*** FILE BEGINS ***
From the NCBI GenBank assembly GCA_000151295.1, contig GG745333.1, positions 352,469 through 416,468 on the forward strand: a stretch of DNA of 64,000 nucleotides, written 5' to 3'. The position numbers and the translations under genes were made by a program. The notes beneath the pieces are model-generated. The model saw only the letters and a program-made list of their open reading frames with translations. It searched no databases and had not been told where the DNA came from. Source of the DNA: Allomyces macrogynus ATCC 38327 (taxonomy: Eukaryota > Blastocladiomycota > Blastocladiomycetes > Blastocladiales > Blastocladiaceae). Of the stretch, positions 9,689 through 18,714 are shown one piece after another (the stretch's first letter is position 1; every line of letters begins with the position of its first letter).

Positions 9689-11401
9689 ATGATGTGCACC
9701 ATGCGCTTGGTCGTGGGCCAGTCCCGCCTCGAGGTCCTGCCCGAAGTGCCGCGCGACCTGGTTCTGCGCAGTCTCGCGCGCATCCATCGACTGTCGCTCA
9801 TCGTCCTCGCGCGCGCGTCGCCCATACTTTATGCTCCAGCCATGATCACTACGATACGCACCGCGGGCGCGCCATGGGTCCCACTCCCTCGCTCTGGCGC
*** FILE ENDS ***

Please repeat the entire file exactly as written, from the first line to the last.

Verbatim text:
From the NCBI GenBank assembly GCA_000151295.1, contig GG745333.1, positions 352,469 through 416,468 on the forward strand: a stretch of DNA of 64,000 nucleotides, written 5' to 3'. The position numbers and the translations under genes were made by a program. The notes beneath the pieces are model-generated. The model saw only the letters and a program-made list of their open reading frames with translations. It searched no databases and had not been told where the DNA came from. Source of the DNA: Allomyces macrogynus ATCC 38327 (taxonomy: Eukaryota > Blastocladiomycota > Blastocladiomycetes > Blastocladiales > Blastocladiaceae). Of the stretch, positions 9,689 through 18,714 are shown one piece after another (the stretch's first letter is position 1; every line of letters begins with the position of its first letter).

Positions 9689-11401
9689 ATGATGTGCACC
9701 ATGCGCTTGGTCGTGGGCCAGTCCCGCCTCGAGGTCCTGCCCGAAGTGCCGCGCGACCTGGTTCTGCGCAGTCTCGCGCGCATCCATCGACTGTCGCTCA
9801 TCGTCCTCGCGCGCGCGTCGCCCATACTTTATGCTCCAGCCATGATCACTACGATACGCACCGCGGGCGCGCCATGGGTCCCACTCCCTCGCTCTGGCGC